Clinical Professor Wendy Kaplan Publishes in Massachusetts Law Review
Professor Wendy Kaplan’s latest publication tackles the dynamic world of sentencing practice in the Massachusetts district courts. The article lays out the foundational concepts of sentencing practice and provides an overview of sentencing options available in the district court.
“Too often, sentencing practice is ignored during case preparation because the advocate is concentrating on the legal issues, not the dispositional ones. A zealous advocate must consider the potential sentencing decisions as well as the trial decisions,” said Professor Kaplan. “Sentencing should never be considered as an afterthought or a boilerplate argument. We are dealing with individuals and not all sentences are appropriate for every person. This article will help practitioners and judges engage in more enlightened sentencing practice by understanding the range of sentencing options and where the areas of discretion are allowed.”
The article highlights the collateral consequences of a conviction. A conviction can affect eligibility for public housing benefits, educational scholarship assistance, and professional licensing, to name a few. “Sometimes we see an 18-19 year old who gets branded for life because of some minor criminal infraction that we would not find reprehensible. Even though the actual sentence might be light, the collateral consequences of the conviction have the potential to punish the young adult in perpetuity.”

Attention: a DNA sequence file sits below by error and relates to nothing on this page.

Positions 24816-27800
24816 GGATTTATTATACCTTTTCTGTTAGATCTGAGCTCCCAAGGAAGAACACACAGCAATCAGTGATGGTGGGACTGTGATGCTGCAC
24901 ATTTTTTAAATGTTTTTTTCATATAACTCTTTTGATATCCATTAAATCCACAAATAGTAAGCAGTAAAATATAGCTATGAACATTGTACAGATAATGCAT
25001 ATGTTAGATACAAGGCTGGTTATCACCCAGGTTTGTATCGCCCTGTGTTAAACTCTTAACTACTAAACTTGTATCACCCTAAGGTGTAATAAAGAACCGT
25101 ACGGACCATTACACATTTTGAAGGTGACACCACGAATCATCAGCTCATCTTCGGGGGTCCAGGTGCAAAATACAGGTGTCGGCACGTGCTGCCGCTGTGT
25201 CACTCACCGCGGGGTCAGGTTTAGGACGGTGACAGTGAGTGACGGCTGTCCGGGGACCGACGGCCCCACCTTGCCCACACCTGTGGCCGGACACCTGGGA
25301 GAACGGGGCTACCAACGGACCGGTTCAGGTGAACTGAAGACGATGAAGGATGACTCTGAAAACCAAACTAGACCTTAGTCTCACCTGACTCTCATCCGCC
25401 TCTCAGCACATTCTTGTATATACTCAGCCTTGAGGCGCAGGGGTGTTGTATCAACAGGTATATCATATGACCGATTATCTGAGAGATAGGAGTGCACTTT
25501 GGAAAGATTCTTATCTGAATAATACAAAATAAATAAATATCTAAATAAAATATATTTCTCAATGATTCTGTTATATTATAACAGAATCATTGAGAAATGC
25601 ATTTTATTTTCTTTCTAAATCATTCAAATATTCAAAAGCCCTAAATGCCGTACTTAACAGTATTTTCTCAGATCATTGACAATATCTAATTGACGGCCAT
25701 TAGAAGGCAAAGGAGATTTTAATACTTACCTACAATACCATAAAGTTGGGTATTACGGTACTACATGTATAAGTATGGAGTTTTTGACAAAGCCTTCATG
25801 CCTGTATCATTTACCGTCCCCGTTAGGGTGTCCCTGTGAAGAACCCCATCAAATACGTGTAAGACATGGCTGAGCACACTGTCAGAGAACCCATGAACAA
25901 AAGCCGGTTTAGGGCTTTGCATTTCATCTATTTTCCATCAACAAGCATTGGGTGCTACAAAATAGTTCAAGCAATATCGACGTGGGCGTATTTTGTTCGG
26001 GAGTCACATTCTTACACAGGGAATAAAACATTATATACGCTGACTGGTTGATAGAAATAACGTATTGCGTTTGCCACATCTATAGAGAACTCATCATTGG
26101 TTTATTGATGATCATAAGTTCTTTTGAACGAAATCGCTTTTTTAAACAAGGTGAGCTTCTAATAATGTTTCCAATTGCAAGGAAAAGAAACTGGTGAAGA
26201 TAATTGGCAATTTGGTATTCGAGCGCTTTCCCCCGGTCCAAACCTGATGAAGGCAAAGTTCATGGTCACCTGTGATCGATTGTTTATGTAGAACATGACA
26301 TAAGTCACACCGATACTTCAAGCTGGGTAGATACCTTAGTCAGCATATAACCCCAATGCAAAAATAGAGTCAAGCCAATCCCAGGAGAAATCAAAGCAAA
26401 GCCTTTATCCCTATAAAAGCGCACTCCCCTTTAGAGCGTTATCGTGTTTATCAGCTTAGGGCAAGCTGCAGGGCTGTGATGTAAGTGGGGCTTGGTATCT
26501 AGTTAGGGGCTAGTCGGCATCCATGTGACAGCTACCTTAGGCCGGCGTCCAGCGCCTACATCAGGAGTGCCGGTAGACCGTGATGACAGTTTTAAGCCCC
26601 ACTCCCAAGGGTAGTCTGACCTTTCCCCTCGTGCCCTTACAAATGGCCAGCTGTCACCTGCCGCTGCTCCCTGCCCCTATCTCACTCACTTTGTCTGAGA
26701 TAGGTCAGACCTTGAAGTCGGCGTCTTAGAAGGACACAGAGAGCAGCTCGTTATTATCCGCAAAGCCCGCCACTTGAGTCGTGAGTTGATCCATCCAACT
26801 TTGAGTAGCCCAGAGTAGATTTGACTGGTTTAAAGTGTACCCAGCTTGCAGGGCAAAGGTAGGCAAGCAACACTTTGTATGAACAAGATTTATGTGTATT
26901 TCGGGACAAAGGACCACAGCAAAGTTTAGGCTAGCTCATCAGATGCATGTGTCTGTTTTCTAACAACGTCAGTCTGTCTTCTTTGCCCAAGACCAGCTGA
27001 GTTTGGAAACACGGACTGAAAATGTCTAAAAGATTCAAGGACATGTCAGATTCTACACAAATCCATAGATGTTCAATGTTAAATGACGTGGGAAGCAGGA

Professor Kaplan teaches in BU Law’s Criminal Law Clinic. The Clinic teaches students to prepare two parallel tracks for each case: the legal argument and the sentencing argument. Although in practice the disposition phase often gets short shrift, BU Clinic students learn early on to always prepare well thought-out sentencing recommendations.
“Ultimately, the goal is to individualize the defendant before the court so that the judge has a broad picture of the person standing there,” said Professor Kaplan. “Not only is this approach more humane, but we do a disservice to defendants and to society by adopting a one-size-fits-all approach that punishes defendants without considering their contributions, their potential, and their life circumstances.”
For the full text of the article, click here.